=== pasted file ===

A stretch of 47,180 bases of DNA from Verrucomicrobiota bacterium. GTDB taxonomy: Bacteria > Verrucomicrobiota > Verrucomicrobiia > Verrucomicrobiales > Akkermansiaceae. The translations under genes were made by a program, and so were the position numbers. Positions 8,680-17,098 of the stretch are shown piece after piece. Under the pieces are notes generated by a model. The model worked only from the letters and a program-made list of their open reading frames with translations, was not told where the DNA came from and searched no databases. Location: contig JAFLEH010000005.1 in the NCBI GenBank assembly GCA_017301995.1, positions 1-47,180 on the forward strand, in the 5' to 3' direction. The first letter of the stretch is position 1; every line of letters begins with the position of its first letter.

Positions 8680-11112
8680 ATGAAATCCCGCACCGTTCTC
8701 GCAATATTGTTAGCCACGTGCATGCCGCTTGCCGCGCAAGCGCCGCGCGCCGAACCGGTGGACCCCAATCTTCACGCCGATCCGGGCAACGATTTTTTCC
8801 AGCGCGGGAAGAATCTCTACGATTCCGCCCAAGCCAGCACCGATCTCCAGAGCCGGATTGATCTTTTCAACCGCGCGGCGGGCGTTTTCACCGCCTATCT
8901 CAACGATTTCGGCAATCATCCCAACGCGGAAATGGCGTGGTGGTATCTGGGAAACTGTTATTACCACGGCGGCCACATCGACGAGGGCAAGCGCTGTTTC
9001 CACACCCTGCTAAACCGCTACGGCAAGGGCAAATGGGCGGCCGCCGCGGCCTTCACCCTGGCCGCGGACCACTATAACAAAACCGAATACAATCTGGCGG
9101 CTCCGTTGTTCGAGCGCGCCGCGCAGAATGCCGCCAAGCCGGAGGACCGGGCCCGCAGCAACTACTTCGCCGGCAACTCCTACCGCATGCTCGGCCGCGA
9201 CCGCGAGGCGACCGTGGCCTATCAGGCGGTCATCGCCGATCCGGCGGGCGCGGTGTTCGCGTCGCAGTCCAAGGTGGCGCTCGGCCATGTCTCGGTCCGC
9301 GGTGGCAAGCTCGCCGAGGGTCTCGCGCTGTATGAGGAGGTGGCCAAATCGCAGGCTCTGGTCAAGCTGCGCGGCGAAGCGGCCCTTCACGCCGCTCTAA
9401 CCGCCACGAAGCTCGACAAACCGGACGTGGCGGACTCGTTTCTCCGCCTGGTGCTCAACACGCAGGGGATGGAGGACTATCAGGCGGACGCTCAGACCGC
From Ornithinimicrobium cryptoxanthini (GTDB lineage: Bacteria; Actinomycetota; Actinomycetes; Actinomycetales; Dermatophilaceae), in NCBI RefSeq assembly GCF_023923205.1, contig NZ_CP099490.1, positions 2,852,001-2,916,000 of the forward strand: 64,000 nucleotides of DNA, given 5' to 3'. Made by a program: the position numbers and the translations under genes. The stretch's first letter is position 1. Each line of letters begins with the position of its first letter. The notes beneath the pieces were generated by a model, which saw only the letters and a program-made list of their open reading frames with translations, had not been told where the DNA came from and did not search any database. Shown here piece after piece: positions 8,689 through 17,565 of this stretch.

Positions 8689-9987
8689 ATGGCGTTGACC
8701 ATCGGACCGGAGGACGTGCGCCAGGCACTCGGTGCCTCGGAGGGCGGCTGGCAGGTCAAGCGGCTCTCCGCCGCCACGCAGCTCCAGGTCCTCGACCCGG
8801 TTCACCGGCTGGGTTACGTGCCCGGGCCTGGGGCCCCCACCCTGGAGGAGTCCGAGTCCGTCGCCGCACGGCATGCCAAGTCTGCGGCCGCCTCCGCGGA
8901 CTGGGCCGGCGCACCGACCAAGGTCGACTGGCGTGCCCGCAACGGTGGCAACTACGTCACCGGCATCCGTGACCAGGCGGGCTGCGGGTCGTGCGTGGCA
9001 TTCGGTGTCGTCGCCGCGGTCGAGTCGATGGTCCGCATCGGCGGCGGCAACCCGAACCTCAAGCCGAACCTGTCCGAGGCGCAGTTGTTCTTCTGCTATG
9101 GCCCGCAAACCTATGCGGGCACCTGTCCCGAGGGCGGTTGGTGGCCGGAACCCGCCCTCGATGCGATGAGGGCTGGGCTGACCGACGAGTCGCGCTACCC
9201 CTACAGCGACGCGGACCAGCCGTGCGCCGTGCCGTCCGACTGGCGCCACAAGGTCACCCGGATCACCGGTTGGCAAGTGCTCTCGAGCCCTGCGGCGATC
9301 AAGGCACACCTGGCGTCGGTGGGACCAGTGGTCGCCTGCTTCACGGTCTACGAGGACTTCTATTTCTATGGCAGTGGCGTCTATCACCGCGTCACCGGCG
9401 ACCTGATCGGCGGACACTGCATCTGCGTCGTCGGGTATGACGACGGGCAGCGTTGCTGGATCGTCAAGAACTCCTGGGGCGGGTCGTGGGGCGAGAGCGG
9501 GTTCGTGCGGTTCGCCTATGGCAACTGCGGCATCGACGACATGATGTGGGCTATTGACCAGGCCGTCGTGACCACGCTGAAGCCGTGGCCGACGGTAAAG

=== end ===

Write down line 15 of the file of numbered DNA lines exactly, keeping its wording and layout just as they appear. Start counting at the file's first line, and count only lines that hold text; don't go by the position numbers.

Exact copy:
8701 ATCGGACCGGAGGACGTGCGCCAGGCACTCGGTGCCTCGGAGGGCGGCTGGCAGGTCAAGCGGCTCTCCGCCGCCACGCAGCTCCAGGTCCTCGACCCGG